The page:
24 May 2018 5:29 AM GMT
In the aftermath of the police shooting that killed eleven protesters, the Madurai Bench of the Madras High Court on Wednesday directed Vedanta to stop the construction of Unit II of its Sterlite copper plant in Thoothukudi in south Tamil Nadu.The Bench comprising Justice M. Sundar and Justice Anita Sumanth allowed a Petition filed by one Ms. Fatima, who had alleged that Environmental...
In the aftermath of the police shooting that killed eleven protesters, the Madurai Bench of the Madras High Court on Wednesday directed Vedanta to stop the construction of Unit II of its Sterlite copper plant in Thoothukudi in south Tamil Nadu.
The Bench comprising Justice M. Sundar and Justice Anita Sumanth allowed a Petition filed by one Ms. Fatima, who had alleged that Environmental Clearance (EC) had been granted to Vedanta without the conduct of a public hearing- a requirement which was necessary under the Environmental Impact Notification dated 14.09.2006.
This requirement, she now submitted, had been waived on the incorrect representation by Vedanta that the Unit was to be located within the State Industries Promotion Corporation of Tamil Nadu (SIPCOT) Industrial Park, Phase II which had been submitted to have itself been granted approval. The Petitioner, as it turns out, found out that Phase II of SIPCOT Industrial Park has not received approval till date.
Examining the material on record, the Court was of the prima facie understanding that the Phase II of SIPCOT Industrial Park is, in fact, awaiting approval, and that "the public is entitled to be heard in regard to their apprehensions to the project".
It then refused to allow Vedanta's submission to continue with the construction till December, when the EC approval was set to expire, observing, "We are afraid we fail to see the merit in this submission, as in our view, it lacks vision, and tantamounts to putting the cart before the horse. It might have been quite another matter had there been a substantial period of the approval still remaining.
However, what remains is a mere seven months. Admittedly, the process of scrutiny of Vedanta’s renewal application as well as the public consultative process has already commenced. In such circumstances, we see no reason to permit Vedanta to continue with construction activities investing substantial resources by way of effort, money and materials. We cannot, under any circumstances, be party to what might well be a national waste of precious resources."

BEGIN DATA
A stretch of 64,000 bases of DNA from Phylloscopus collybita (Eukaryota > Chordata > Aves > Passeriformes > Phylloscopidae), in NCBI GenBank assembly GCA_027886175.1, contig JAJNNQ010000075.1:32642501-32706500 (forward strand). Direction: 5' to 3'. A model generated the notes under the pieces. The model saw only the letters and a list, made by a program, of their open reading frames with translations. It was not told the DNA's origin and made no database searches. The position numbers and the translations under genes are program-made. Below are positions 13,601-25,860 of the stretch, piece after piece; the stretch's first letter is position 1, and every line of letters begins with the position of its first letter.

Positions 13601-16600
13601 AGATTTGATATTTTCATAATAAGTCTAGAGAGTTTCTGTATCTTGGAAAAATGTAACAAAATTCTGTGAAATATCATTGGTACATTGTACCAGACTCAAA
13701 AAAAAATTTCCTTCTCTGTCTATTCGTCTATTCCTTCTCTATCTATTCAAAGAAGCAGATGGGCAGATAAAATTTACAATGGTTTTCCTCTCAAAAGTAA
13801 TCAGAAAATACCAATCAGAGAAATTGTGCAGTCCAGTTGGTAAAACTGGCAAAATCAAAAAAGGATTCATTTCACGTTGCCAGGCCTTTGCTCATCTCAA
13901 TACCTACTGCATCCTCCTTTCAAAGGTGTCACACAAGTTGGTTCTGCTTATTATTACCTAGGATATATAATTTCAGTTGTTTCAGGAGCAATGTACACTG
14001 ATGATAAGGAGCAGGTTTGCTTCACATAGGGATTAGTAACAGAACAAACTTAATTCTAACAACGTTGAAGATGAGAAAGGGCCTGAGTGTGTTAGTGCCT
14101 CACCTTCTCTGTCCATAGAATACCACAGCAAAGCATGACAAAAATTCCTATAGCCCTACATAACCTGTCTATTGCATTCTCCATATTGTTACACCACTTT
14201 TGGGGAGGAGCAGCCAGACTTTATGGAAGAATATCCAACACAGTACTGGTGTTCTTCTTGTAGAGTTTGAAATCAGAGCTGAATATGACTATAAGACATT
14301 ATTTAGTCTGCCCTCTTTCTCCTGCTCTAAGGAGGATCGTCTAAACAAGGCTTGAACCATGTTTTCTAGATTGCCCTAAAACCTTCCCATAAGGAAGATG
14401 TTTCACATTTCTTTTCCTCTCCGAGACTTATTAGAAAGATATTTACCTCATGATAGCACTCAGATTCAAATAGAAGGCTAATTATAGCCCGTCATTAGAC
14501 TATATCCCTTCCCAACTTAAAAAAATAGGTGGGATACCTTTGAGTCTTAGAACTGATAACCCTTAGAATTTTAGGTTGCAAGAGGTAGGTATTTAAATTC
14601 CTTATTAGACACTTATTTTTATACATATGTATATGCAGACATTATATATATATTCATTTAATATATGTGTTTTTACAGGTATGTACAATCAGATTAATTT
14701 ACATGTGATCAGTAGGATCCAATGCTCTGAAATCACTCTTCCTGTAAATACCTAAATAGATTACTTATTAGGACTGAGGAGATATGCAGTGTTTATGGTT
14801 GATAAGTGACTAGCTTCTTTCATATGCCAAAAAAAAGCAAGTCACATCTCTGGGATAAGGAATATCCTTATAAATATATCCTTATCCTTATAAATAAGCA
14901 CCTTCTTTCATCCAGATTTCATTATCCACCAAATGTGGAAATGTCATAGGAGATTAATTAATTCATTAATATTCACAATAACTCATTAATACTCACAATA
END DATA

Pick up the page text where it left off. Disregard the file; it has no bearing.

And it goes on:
In the light of these observations, the Court directed that the application of renewal of EC submitted by Vedanta shall be processed expeditiously after conducting a mandatory public hearing. The authorities were directed to decide the application within a period of four months, i.e. on or before 23 September. Till then, the construction at the plant has been stayed.
Lastly, the Bench highlighted the importance that had to be given to conserving the environment, and the ideology that had guided it, observing, "While, on the one hand, the economic benefits of encouraging industries cannot be ignored, the toll extracted on available resources, water and soil regimes by such industries, cannot also be lost sight of. There is thus yet another stakeholder before us, one that is invisible in the array of parties, the environment in itself. In balancing the interests of all parties to this Public Interest Litigation, we believe that the interests of this hapless party be treated on par, if not paramount.
Mr. Ramchandra Guha, historian and environmentalist says in his tome, ‘Environmentalism’ that India is in the midst of the ‘Age of Ecological Arrogance’. Various rules, regulations and memoranda issued over the years by the State are targeted to address this arrogance and bring a modicum of responsibility to our treatment of this very fragile asset, India’s ecology and environment. We must do what is necessary to ensure that the environmental movement stays its course and that, we believe, is what we have now done."